Underneath the umbrella of value investing lies a variety of techniques that aim to identify mispriced assets. At Prospector, we heavily utilize two approaches in the value investor toolkit that we believe can add value in any market environment: private market valuation (PMV) and free cash flow yield analysis (FCF). The type of analysis we choose to emphasize depends on the stock and the industry under consideration, and we’re especially attracted to situations where we can evaluate a stock using both PMV and FCF. Here we’ll take a closer look at how private market valuation, which in effect values business units or entire companies as though they are privately owned, informs our decision making.
Private market valuation can often mean different things to different people. Two ways our team engages PMV include:
- Converting GAAP balance sheets into statements of net asset value (NAV)
- Sum-of-the-parts analysis (SOTP)
How We Construct a Statement of NAV
In transforming a GAAP balance sheet into a statement of net asset value, we're essentially marking a balance sheet to market using our own proprietary research methodology. In our view, this is a crucial technique for analyzing balance sheet-driven companies (for example financial institutions) where up to half of the balance sheet may be what we call a “blind pool.” By that we mean that the stated values on the balance sheet for a loan portfolio, or loss reserves are management estimates. As value investors, we savor situations where management teams can grade their own exams, so to speak. Historically, we’ve been able to take advantage of identifying companies whose estimates are consistently either conservative or optimistic.
Another example where we utilize this methodology comes into play when we value real estate companies. Instead of simply utilizing price to FFO (funds from operations) or a similar metric, calculating an estimated intrinsic value sometimes requires emplying different private market value techniques. Take for example a company which owns a combination of undeveloped land as well as properties at different stages of development and in different regions of the country. In these circumstances, we will attempt to value these segments using recent transactions for land in their respective regions and operating assets based on NOI (net operating income) at current cap rates. We feel the resulting NAV obtained from this analysis is a more meaningful representation of what an buyer of the entire company would be willing to pay than a more simplistic metric.
Now let’s turn to the second example of how we incorporate PMV into our research process.
Sum-of-the-parts: A Brief Overview and Case Study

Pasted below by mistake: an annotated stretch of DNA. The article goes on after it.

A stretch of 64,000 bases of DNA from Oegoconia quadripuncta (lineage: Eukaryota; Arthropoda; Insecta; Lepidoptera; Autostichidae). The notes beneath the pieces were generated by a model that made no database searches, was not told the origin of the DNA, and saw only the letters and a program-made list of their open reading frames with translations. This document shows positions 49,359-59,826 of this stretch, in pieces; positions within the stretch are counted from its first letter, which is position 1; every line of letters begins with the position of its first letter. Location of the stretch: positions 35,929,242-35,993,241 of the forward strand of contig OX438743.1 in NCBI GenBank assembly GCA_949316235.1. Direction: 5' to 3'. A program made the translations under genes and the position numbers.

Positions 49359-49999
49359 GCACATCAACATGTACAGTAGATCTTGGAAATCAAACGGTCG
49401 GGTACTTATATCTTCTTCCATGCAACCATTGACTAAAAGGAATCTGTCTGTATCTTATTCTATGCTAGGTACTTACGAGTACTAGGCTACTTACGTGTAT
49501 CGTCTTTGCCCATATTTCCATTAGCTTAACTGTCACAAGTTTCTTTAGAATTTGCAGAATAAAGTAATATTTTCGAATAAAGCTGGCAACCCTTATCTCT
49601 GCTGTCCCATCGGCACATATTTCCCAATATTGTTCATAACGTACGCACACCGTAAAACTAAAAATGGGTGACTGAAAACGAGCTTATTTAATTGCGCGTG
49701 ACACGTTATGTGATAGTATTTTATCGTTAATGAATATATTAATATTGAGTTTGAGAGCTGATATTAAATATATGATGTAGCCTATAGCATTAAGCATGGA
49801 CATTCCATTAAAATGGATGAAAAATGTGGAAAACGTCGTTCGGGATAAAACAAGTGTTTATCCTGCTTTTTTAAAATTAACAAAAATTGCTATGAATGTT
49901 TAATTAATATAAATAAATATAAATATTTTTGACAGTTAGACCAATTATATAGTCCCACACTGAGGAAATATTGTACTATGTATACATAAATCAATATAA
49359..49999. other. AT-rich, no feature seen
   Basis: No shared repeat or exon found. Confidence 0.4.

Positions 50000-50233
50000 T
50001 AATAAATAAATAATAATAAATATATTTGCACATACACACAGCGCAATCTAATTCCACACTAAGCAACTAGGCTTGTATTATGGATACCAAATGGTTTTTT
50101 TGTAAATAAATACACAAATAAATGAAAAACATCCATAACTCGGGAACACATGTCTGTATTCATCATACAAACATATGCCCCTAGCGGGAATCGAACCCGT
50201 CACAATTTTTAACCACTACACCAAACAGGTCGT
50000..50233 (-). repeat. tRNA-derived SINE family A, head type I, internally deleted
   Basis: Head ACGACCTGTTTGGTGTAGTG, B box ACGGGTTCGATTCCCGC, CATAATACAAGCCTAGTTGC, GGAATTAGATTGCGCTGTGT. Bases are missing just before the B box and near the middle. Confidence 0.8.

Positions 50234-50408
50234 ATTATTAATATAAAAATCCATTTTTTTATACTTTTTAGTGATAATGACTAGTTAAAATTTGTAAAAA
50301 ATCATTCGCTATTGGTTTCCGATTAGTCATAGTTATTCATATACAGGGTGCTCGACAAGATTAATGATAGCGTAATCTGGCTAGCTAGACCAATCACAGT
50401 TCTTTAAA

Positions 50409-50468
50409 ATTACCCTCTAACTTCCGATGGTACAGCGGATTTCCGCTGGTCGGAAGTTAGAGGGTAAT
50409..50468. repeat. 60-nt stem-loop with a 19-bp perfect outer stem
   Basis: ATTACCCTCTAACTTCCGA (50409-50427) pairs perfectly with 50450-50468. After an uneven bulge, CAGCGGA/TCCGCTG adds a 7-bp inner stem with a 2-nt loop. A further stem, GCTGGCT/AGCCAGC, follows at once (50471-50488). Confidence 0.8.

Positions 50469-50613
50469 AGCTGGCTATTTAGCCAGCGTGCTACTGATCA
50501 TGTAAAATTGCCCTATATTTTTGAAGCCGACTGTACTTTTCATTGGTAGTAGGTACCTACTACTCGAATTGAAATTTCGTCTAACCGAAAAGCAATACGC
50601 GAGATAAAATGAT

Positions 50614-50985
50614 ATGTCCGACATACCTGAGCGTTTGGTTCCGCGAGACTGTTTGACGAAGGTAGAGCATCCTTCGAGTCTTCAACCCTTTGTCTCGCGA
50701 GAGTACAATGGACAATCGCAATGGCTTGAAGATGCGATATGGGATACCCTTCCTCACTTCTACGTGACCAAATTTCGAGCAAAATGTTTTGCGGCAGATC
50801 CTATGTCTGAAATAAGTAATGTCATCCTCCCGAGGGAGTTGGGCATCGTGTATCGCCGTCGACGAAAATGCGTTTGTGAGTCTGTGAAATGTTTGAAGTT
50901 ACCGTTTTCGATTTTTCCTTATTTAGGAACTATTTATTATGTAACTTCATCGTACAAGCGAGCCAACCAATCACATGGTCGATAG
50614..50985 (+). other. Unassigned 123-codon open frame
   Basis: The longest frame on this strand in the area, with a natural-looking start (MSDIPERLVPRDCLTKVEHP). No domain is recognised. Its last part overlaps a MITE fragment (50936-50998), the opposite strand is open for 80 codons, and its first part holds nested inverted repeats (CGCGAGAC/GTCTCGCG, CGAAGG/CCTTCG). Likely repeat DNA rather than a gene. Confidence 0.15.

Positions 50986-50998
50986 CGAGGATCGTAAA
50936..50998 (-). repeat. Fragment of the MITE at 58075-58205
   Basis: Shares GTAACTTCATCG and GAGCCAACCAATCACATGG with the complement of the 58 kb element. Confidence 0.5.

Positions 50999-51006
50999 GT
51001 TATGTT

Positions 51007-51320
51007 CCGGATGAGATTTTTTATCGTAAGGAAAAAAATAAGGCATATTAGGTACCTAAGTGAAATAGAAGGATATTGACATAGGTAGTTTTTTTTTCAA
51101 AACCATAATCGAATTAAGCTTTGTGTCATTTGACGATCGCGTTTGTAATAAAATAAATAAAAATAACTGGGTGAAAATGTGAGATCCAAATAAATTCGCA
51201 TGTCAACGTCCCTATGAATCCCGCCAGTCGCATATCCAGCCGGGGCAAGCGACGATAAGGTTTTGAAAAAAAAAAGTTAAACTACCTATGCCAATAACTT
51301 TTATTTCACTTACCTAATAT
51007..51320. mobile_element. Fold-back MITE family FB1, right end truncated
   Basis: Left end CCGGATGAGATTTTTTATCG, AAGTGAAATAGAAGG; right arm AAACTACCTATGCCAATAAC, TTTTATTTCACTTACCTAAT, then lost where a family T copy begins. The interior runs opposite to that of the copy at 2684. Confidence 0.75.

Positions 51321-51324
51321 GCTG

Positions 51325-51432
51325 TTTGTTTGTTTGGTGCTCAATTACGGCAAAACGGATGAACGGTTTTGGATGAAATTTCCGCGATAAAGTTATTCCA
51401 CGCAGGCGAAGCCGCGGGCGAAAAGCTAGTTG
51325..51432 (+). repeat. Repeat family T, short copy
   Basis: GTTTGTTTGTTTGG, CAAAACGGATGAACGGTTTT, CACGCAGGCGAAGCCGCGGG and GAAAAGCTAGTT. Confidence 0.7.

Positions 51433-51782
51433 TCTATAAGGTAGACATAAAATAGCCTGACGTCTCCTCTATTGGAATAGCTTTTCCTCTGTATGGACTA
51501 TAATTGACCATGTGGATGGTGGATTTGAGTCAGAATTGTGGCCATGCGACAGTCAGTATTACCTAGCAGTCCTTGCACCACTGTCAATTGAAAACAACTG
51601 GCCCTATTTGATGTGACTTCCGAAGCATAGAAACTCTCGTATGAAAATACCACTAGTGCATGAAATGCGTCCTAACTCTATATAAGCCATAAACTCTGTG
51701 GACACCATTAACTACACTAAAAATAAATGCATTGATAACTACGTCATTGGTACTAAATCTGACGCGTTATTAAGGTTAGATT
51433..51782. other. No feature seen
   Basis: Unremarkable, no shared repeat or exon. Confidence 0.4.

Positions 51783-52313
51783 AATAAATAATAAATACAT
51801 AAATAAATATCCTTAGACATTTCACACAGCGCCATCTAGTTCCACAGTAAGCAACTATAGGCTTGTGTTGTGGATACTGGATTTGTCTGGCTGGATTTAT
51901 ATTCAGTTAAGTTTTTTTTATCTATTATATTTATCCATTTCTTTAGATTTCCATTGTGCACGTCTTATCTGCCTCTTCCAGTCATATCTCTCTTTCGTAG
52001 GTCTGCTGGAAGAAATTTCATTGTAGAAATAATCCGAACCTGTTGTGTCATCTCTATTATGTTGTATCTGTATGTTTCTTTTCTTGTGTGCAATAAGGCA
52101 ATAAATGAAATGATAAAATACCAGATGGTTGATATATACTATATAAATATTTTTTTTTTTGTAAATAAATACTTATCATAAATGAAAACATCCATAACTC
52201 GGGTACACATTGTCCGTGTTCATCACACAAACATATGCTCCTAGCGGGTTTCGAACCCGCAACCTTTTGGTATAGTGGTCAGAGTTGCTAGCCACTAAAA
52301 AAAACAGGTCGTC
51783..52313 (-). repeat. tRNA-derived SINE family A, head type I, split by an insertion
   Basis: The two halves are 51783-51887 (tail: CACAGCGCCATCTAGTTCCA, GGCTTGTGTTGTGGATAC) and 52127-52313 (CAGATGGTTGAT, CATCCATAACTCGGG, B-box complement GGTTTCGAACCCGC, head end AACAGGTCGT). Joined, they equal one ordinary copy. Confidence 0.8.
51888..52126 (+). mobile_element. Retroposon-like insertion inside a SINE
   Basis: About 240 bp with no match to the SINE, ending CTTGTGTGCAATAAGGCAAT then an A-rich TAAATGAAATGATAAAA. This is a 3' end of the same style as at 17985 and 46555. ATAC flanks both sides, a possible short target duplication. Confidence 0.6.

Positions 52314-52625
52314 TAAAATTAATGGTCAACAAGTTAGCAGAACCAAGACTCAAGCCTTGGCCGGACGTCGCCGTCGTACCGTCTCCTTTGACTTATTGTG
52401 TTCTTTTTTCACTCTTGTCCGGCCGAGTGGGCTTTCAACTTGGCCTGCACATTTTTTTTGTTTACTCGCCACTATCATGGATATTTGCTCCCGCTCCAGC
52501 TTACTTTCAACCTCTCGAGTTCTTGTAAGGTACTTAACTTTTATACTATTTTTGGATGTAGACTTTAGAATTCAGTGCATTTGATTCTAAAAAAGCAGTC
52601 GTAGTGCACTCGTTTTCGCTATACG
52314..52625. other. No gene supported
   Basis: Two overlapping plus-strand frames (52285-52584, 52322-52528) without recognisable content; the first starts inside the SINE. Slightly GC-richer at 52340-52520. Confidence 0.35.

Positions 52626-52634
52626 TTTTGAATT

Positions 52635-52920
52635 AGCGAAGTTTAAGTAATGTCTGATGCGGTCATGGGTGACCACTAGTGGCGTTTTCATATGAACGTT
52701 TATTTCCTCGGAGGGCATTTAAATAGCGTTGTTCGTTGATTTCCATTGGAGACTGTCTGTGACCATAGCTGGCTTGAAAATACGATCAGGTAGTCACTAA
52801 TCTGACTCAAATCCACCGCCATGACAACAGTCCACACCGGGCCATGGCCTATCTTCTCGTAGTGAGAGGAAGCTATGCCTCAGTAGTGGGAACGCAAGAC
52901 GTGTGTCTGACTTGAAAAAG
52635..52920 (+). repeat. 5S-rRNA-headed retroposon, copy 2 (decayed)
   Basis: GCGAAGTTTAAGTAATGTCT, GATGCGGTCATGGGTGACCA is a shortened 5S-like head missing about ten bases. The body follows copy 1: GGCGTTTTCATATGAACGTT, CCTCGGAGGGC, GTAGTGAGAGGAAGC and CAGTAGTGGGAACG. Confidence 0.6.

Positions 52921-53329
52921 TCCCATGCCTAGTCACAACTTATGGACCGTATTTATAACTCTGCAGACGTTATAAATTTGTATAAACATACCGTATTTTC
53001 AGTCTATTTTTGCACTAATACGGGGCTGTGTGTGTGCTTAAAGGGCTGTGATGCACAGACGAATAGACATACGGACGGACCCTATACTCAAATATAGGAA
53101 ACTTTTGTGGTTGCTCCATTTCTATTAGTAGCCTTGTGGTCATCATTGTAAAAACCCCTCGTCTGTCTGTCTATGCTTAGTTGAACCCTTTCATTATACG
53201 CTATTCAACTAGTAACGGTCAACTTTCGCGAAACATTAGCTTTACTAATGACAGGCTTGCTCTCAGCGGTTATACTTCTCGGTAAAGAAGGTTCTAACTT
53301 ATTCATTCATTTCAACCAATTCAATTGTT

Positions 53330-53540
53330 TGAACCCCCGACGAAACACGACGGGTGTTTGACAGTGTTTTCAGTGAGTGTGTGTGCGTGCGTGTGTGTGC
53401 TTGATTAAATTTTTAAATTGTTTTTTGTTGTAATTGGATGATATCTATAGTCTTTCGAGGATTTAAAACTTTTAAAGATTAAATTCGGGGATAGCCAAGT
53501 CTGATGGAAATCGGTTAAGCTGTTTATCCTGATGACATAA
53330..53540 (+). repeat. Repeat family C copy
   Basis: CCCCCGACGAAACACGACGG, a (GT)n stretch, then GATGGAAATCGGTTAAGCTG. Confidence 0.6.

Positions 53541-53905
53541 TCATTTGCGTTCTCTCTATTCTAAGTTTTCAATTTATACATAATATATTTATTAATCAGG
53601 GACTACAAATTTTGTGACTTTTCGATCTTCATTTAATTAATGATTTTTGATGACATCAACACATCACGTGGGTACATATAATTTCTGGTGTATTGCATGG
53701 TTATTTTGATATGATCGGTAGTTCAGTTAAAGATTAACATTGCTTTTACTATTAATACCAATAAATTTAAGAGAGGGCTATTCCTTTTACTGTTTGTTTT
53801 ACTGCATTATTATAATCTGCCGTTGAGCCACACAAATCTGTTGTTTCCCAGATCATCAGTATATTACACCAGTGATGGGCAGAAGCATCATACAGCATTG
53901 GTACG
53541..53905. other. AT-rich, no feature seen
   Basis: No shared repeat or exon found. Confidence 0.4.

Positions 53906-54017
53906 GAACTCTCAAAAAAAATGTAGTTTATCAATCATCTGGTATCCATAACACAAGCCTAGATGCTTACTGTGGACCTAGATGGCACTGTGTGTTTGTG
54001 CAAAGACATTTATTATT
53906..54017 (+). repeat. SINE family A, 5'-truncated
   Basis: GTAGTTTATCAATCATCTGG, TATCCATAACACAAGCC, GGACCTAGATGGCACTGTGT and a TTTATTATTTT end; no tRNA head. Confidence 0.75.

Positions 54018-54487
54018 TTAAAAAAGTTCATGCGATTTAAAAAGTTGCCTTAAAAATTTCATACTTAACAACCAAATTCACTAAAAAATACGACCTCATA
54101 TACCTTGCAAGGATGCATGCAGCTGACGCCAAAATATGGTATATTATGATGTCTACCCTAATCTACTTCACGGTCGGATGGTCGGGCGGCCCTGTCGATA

One way to understand a company’s intrinsic value is to evaluate what its business units would be worth in aggregate if they were acquired by another company. A SOTP analysis can be particularly useful for companies with divisions operating in different industries with unique valuation characteristics. Our typical approach in determining the PMV of a business unit is to construct a precedent transaction analysis, which allows us to compare the unit in question to similar businesses that have recently been acquired in the same industry. While considering prior M&A transactions is usually the most reliable indicator of value, from time to time we also may incorporate either a comparable company analysis, which would consider relative P/E, P/B, EV/EBITDA ratios and the like, or a discounted cash flow approach, in our process of arriving at a PMV of a business segment.
In practice, we’ve developed a proprietary SOTP model for Berkshire Hathaway (BRK-A/B), developed over the course of many years, to measure whether the stock is selling at a discount or premium to the SOTP analysis. At its foundation, our model calculates the required capital for Berkshire’s insurance units assuming each is a standalone business. This is important because most of the company’s equities are held at the statutory insurance entities. Therefore, in a scenario where the company is broken up, it is our view that Berkshire would likely only be able to spin out an amount equal to, or less than, what is considered excess capital. From there, we attribute a private market value to Berkshire’s other, non-insurance subsidiaries, while also taking into consideration parent-company debt.
This involved approach is enhanced by our extensive experience analyzing insurance companies and has historically signaled buy and sell points for the stock.
Although the underperformance of value stocks relative to growth stocks has been a feature of markets for over a decade, largely driven by flows into passive investment vehicles and the exceptional performance of a handful of technology stocks, the tools of value investing remain the most consistent and reliable way to uncover undervalued securities. It’s impossible to predict when value will return to fashion, but one thing we can say with confidence is that there’s a reversion to the mean aspect to investor behavior in the long run that we believe will ultimately reward a prudent, rigorous and disciplined approach to security selection in today’s market.